Richard Oldfield

In The Iron Lady Meryl Streep is, in unanimous opinion, magnificent and the film is excellent, and the only dissension is over whether the film should have been made now: surely not.

Richard Oldfield

IN THE IRON Lady Meryl Streep is, in unanimous opinion, magnificent and the film is excellent, and the only dissension is over whether the film should have been made now: surely not. When the defenders say that it is perfectly legitimate to make a film like this about a public figure, they are setting up a straw man with the ‘legitimate’: nobody is suggesting it should be illegal, just that it is a nasty and tasteless speculative intrusion, ironically at a time when media invasion of privacy is a big issue.

Most people would say that a film about someone with advanced cancer should only be made with the person’s permission. The idea that dementia is different because the person concerned can’t give permission and won’t know anyway is a snivelling sort of argument. Those who go to see Mrs T and have seen the film are likely to feel a bit uncomfortable about that. The film-makers should feel uncomfortable, too.
 
  
EVEN HER DETRACTORS
acknowledged that there was no nonsense about Mrs T. In the business world Sir William Purves, ex-chairman of HSBC, not at all a dour Scot but certainly a gruff one, is about as no-nonsense as you can get. He is said to prefer the lowlands to the highlands because the English don’t bother to stop in the lowlands.

He celebrated his 80th birthday recently with a big dinner. There were lots of affectionate tributes, many of them concentrating on his frugality. The former chief executive of the Hong Kong Jockey Club said that when Purves was appointed chairman of HSBC the Jockey Club decided it ought to make him a steward. The Jockey Club eminences were not sure whether Purves knew anything at all about horses, however.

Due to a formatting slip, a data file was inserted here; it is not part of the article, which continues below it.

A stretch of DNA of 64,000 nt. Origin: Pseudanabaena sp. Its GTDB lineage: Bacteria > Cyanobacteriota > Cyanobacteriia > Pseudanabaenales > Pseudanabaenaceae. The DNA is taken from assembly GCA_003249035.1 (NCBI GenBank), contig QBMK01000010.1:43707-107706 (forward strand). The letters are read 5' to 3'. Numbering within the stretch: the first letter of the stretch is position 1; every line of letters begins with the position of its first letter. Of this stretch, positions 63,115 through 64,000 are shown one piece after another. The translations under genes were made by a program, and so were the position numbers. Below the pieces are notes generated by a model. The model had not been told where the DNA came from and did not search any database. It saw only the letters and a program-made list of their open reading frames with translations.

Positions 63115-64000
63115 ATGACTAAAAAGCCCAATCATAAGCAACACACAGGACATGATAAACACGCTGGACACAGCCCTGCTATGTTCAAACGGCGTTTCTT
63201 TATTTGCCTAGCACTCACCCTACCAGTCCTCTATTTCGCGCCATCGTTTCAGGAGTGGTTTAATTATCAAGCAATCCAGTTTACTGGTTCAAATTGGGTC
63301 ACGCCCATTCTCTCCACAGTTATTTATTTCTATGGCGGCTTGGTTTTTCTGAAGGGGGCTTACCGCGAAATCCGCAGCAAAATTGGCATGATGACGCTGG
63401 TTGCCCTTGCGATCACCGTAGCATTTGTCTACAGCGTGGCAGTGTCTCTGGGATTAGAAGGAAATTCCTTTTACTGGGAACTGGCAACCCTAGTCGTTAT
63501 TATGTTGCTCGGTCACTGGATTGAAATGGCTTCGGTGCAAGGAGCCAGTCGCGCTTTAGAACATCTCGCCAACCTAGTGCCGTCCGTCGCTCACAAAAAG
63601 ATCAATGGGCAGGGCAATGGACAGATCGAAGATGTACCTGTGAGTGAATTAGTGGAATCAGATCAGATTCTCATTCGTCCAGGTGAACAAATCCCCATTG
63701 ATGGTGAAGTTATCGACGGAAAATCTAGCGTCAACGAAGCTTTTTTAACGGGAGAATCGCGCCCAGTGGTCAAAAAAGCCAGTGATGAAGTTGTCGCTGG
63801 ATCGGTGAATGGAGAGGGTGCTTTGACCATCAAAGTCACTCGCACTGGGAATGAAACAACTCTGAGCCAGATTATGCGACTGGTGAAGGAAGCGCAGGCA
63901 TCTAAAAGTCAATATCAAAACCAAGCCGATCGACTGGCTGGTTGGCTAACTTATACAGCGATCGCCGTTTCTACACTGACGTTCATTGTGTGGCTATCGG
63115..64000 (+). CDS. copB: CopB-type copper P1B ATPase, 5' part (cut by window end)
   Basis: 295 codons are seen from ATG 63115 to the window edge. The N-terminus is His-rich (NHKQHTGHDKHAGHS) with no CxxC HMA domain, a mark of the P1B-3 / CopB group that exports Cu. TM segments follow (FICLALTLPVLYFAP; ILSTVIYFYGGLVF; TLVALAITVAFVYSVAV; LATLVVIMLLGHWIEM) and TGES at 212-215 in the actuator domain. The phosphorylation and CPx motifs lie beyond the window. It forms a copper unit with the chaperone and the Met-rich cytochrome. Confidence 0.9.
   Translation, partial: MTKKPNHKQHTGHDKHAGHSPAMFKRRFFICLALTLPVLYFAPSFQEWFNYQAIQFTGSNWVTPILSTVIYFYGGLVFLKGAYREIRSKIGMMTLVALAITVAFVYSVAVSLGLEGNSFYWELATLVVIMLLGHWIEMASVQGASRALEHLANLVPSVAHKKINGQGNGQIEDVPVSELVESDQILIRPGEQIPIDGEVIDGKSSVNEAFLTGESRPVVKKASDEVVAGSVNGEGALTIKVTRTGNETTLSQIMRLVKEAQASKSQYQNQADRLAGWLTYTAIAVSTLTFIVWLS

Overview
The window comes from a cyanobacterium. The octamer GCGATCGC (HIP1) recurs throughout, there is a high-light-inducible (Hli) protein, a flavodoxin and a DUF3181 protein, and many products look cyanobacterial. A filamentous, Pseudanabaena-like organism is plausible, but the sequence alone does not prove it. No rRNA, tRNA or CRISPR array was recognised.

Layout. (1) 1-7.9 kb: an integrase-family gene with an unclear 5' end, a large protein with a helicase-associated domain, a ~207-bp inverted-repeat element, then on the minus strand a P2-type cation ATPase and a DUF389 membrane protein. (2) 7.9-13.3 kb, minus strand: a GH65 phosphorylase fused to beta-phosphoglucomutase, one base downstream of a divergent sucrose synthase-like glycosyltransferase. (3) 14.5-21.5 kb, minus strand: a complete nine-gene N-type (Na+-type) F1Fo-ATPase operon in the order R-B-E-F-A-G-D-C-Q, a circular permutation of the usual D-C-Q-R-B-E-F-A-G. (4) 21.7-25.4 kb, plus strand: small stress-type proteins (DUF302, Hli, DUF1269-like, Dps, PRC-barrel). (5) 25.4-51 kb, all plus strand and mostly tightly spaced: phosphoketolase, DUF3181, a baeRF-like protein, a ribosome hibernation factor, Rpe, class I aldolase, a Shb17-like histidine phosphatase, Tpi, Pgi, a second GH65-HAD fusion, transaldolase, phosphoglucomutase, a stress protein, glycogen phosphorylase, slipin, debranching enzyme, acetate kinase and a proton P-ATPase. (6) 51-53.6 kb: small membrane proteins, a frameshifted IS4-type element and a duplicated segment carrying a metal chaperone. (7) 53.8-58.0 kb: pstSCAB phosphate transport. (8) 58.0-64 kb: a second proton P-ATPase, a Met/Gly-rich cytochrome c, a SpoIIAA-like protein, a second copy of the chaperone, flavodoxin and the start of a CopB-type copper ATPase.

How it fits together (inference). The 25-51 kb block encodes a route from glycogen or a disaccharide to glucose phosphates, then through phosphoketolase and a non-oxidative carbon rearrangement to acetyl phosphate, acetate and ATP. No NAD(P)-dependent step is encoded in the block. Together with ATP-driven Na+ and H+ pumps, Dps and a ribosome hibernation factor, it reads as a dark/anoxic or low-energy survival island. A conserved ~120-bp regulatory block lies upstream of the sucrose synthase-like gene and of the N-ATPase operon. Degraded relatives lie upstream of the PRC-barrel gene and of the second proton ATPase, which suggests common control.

In due course Purves rang to ask to see the chief executive, who duly drove along, making use of the special pass he had been given to get into a road otherwise blocked off and the accompanying car park pass. He reassured Purves that he had a package of information to brief Purves about the Jockey Club. ‘Never mind about that,’ said Purves, ‘it’s your car park pass I want.’
   
   
IN THE KOREAN War, Purves, aged 19, was awarded a DSO. Those in the know say that it would have been a VC had Purves been a regular rather than a national serviceman. Over the years people have tried and failed to get him to talk about the episode which led to this award. The head of Hakluyt, the political intelligence firm Purves chaired, said that one night in Hong Kong, after a few wee beers, he thought the moment was right to ask. ‘The most dangerous thing I have ever done,’ began Purves, and his interlocutor leant forward expectantly, ‘is to share a room with a whole lot of English public schoolboys.’
  
  
FUND MANAGERS LIKE
me are expected to make forecasts, especially at this time of year. Fifty years ago, Brian Epstein said that guitar music was over. (He changed his mind.) Seventy years ago, Tom Watson of IBM said that there was demand for maybe five computers in the world. (So did he.) A hundred years ago Marshal Foch regarded aeroplanes as ‘interesting toys, but of no military value’.

A few months ago I went to listen to President Carter speaking in London. I thought about this on a trip to New York recently. When I lived there between 1979 and 1981, Carter was President, inflation was 14 per cent, interest rates over 14 per cent, US workers had been taken hostage in the embassy in Tehran, and US helicopters crashed in the desert trying to get them out. It was a time when America’s self-esteem was at rock bottom. Yet ten years later, after the fall of the Iron Curtain, America was the only game in town. This is an illustration of unpredictability.

Kenneth Arrow, twice winner of the Nobel Prize for economics, was employed by the US Air Force in the Second World War as a meteorologist. He quickly realised that his medium and long-term forecasts were no better than random and asked if he could stop producing them. The reply came back: ‘The Commanding General is well aware that your forecasts are no good. However, they are essential for planning purposes.’
  
   
SO HERE, FOR planning purposes, is my namby-pamby forecast. There is a good chance for stock market returns over the next ten years to be decent. Economic circumstances around the world, especially in Europe, now appear horrible. The result of that is that stock-market valuations are driven down, and it is from low valuation levels that over the medium to long term you get the best returns. Of course, it does not feel like that at the time, because circumstances are horrible.